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NEW UPDATES Asean Affairs 19 December 2014  

Maximum allowed public transport fare increase in 2015 is 2.8%: Lui Tuck Yew
SINGAPORE: Any increase in public transport fares next year will be lower than the original roll-over figure of 3.4 per cent. In an exclusive interview with Channel NewsAsia, Transport Minister Lui Tuck Yew said "the maximum that is allowed for this particular fare increase will be 2.8 per cent".
This figure results from deducting the fare adjustment quantum of -0.6 per cent, which is due mainly to a drop in energy costs. 
The Public Transport Council (PTC) began its annual fare review exercise last month, and results are expected to be announced by the first quarter of 2015.
The last review in Jan this year announced a fare increase of 6.6 per cent, to be adjusted in two steps. A 3.2 per cent hike was implemented in Apr, and the remaining 3.4 per cent carried forward to the current review. The rollover system was a recommendation made by the Fare Review Mechanism Committee in Nov 2013.
The fare formula is based on four components:
Core CPI inflation: This currently stands at 1.7 per cent, and excludes home and car prices.
Average wage increase, at 4.3 per cent
Energy index: This registered -12.6 per cent, due to a drop in energy costs in 2013. The energy index reflects the rising cost of power and fuel as a proportion of an operator's expenses.
Productivity index at 0.5 per cent, where operators share productivity gains with commuters.
These components have been given weightage of between 20 and 40 per cent - 40 per cent for core consumer price index (CPI), 40 per cent for wage index, and 20 per cent for energy index.
The fare adjustment quantum formula is as follows: CPI + Wages + Energy - Productivity = Fare Adjustment Quantum. So this year's fare adjustment quantum is -0.6 per cent.
Said Mr Lui: "Here we are using 2013, for this fare formula. We know that energy costs have come down, as compared to 2012, which is why for the most recent year, the index was actually -0.6. You may recall that it was 6.6 per cent, of which the most recent fare increase gave an upward revision of 3.2 per cent. So there was a 3.4 per cent that was carried over, and now taken together with the -0.6 per cent, which was derived using all the numbers in 2013, the maximum that is allowed for this particular fare increase will be 2.8 per cent."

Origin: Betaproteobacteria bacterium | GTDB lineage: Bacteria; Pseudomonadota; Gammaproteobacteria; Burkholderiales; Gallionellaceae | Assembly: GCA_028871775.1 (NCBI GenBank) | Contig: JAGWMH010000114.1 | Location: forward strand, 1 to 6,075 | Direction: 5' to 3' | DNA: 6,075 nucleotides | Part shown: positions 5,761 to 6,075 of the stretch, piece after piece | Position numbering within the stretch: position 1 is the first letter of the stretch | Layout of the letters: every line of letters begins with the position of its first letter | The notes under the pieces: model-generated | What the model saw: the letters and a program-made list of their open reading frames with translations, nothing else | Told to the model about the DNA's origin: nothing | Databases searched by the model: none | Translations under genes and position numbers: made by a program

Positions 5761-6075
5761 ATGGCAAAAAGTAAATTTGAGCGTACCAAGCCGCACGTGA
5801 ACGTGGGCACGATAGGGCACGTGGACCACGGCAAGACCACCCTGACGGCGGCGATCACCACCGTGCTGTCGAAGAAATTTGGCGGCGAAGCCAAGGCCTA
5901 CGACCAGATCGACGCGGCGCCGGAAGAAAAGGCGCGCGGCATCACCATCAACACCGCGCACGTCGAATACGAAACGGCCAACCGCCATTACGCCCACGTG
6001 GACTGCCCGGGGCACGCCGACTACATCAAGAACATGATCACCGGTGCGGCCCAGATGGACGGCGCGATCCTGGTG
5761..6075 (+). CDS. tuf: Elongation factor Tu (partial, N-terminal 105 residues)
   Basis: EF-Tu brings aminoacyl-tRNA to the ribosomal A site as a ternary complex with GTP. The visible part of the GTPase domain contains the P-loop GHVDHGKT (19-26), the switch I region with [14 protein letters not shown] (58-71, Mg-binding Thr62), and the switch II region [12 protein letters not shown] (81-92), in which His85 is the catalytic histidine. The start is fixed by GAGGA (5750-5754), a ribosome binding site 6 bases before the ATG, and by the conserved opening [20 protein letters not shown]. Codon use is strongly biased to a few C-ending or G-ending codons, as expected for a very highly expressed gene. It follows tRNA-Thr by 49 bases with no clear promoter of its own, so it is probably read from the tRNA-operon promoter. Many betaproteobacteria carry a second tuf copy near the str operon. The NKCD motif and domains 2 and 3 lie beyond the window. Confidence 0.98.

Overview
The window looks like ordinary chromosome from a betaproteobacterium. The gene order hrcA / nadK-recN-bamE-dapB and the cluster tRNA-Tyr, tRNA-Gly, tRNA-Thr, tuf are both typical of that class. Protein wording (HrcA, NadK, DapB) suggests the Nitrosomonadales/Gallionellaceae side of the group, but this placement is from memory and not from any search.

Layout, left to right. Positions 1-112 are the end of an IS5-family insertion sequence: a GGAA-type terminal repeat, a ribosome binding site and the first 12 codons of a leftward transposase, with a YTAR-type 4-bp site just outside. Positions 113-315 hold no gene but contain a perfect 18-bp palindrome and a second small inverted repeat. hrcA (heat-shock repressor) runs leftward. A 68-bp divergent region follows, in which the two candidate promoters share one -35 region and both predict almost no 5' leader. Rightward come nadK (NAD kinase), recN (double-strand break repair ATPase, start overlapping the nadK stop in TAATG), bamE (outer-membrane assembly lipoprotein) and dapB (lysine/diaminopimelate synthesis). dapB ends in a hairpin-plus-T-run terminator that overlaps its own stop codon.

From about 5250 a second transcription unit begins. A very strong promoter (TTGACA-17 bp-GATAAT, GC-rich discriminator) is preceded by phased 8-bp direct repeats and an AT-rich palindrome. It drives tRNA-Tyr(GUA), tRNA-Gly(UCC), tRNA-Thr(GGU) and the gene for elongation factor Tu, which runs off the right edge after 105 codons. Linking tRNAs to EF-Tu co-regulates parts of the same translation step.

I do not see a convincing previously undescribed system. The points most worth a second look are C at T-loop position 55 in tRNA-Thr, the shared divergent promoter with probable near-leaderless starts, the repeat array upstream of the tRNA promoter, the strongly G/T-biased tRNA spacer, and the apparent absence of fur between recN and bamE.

The PTC also told Channel NewsAsia it will consider this fare adjustment of 2.8 per cent for the current review exercise. Public Transport Operators SBS Transit and SMRT have until Friday (Dec 19) to submit their applications to the PTC for a fare increase, subject to approval by the Council.
The Transport Minister stressed that the fare review must ensure public transport remains affordable. At the last review, concessions were introduced for low-income workers and those with disabilities, to balance the fare increase.
Observers say this move should continue. Said Chairman, Government Parliamentary Committee for Transport Cedric Foo: "There is a group of needy people that we must always pay attention to, and do whatever we can to help them. Median income may rise, but those stuck at the bottom decile may still struggle with even small fare increases. So I would like to see the public transport voucher and low-wage concessions as permanent features. People who are dealt a poor deck of cards from birth - persons with disabilities - I think they should always be helped."
The PTC has also been urged to cushion the impact of fare increases on senior citizens. In addition, the Government is looking at the possibility of introducing off-peak monthly passes for commuters.

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This year in Thailand-what next?

AseanAffairs   04 January 2011
By David Swartzentruber      

It is commonplace in journalism to write two types of articles at the transition point between the year that has passed and the New Year. As this writer qualifies as an “old hand” in observing Thailand with a track record dating back 14 years, it is time take a shot at what may unfold in Thailand in 2011.

The first issue that can’t be answered is the health of Thailand’s beloved King Bhumibol, who is now 83 years old. He is the world's longest reigning monarch, but elaborate birthday celebrations in December failed to mask concern over his health. More






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